LAVAL, Quebec -- With its global footprint, Alimentation Couche-Tard Inc. has been busy not only growing its U.S. fuel business but also testing new opportunities across the Atlantic.
In the convenience-store company’s third-quarter 2017 earnings call, president and CEO Brian Hannasch provided an update on fuel volume and margin trends, weighed in on Renewable Identification Numbers (RINs) and gave an update on electric-vehicle (EV) charging.
- Click here for 7 Highlights From Couche-Tard’s Third-Quarter 2017.
Read on for fuel news highlights from the chain’s recent earnings call ...
Couche-Tard’s same-store fuel volumes rose 2.8% in the United States and 1.8% in Europe. Same-store volumes fell 0.8% in Canada. The company has more than 6,700 fueling sites in North America.
Executives cited a positive response from customers to the Circle K rebranding initiative, micro-market strategies and a growing contribution from premium-grade gasoline, as well as a bump from acquisitions for the quarter’s volume growth.
This is all despite challenging weather, which for the three months ending Jan. 29, 2017, has included Hurricane Matthew, heavy rains on the West Coast and an unusually mild winter in Europe.
Gross margins on fuel for Couche-Tard’s U.S. sites fell 1.57 cents per gallon (CPG) during the third quarter to reach 18.33 CPG. The retailer pointed to rising crude oil prices and some connected volatility for the drop in margins.
For the first three quarters of fiscal 2017, fuel gross margin has averaged 19.57 CPG for the U.S. locations.
In March 2016, Couche-Tard announced it was cutting ties with its four previous fuel suppliers—Marathon, Valero, CITGO and Kangaroo, the brand for The Pantry c-store chain, which it acquired early that year. In doing so, it would rebrand more than 1,000 Southeastern sites to its own Circle K banner, BP, Shell or Exxon.
The company has so far rebranded fuel at about 1,000 Southeastern stores and expects the process to be complete by the end of the fiscal year. Hannasch noted that sites that have been fully rebranded in terms of both fuel and the store “are showing very strong trends.”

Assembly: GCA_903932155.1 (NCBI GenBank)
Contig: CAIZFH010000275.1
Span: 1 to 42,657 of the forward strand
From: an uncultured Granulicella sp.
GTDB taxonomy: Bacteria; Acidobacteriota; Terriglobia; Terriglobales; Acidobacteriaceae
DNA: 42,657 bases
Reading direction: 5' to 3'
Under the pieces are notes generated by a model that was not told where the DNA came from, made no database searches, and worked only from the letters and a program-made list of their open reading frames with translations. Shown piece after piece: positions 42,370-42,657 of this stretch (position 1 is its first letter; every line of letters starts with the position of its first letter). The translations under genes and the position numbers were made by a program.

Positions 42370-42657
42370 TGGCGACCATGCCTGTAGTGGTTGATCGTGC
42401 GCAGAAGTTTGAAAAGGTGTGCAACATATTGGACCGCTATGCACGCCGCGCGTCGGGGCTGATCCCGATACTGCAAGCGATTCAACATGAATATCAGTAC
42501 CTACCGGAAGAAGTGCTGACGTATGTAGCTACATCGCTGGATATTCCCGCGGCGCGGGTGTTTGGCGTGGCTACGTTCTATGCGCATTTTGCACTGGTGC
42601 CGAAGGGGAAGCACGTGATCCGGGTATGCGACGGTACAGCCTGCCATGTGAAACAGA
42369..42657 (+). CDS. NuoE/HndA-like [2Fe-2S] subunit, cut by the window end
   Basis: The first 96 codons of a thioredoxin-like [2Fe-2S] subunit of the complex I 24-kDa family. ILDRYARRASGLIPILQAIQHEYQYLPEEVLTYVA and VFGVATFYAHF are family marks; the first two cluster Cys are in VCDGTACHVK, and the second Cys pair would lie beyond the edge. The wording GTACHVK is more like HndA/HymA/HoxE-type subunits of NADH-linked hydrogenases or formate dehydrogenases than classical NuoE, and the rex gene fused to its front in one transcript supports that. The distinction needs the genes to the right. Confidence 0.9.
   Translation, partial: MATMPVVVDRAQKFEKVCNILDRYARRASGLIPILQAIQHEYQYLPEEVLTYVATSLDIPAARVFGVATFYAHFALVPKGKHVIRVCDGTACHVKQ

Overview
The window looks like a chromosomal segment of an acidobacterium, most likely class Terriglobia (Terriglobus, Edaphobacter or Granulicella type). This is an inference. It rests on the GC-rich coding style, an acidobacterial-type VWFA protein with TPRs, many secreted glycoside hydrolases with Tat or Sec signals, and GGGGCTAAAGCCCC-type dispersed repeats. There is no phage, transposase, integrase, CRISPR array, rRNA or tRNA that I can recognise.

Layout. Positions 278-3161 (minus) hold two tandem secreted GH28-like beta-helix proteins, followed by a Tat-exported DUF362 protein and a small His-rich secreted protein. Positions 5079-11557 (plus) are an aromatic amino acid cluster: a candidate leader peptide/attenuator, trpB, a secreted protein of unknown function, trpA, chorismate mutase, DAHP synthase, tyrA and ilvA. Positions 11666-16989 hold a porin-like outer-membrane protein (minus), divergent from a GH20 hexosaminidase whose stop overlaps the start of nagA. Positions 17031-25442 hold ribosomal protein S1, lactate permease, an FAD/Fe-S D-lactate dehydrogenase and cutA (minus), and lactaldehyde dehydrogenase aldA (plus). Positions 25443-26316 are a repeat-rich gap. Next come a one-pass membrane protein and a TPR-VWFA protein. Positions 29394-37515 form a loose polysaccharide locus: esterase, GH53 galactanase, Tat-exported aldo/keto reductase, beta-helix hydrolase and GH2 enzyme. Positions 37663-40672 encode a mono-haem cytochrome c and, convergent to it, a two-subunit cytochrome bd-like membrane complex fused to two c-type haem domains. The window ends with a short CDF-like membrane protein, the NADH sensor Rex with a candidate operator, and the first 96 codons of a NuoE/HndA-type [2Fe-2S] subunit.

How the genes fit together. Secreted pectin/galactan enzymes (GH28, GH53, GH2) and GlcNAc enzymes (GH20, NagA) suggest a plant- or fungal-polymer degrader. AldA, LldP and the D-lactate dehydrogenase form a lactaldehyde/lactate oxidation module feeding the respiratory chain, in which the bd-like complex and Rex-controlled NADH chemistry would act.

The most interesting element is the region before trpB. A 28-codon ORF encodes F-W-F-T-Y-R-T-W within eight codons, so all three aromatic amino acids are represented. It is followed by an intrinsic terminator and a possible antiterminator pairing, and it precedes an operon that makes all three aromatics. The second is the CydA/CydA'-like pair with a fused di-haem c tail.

In the United States, Couche-Tard buys fuel under several structures, including some where it benefits from the selling of Renewable Identification Numbers (RINs), credits that obligated parties such as refiners under the Renewable Fuel Standard (RFS) use to show compliance with biofuel blending volumes.
Hannasch said it was “impossible to quantify” the value of RINs to Couche-Tard. “With our scale, we believe we buy fuel very well, and there are markets where the RINs do bring us an advantage,” he said, although in the context of Couche-Tard’s total fuel business the revenue has not been “overly material.”
Concerning reports that the Environmental Protection Agency (EPA) under the Trump administration may soon revisit whether to change the point of obligation under the RFS, Hannasch said it would not have a great effect overall on Couche-Tard’s fuel business.
“In many of our relationships, if the point of obligation were changed to the terminal, we don't see [it] materially impacting whatever advantages we may have in the market,” said Hannasch.
Furthermore, shifting the point of obligation downstream would be a long process, “so we don't anticipate any near-term impacts around the RINs.”
5. EV charging
In Europe, where Couche-Tard has more than 2,700 sites in eight countries, alternative fuels have been a developing business opportunity.
Couche-Tard currently has more than 95 sites with EV charging stations in Scandinavia, mostly in Norway and Sweden, as well as 17 in Denmark. In Norway, which has committed to having 100% of new vehicles sold as zero-emission by 2025, plug-in EVs have nearly 40% market share thanks to strong government incentives.
Hannasch said most customers are using the charging stations to top off their battery’s charge, with the visit taking between 15 and 20 minutes.
During that time, the customer usually comes inside the store, perhaps to buy coffee. “We have seen the impact in our stores of those customers spending a bit more time in our stations, but it's still early days for us to draw a definitive conclusion,” said Hannasch. “We're monitoring it closely though, and we are trying to see how we could make those stops at our service station a benefit to our business model.”
Claude Tessier, CFO, added that for a typical site seeing 1,000 in-store customers, the penetration of those using the charging stations “is still so small,” making it difficult to measure any specific effect on store sales thus far.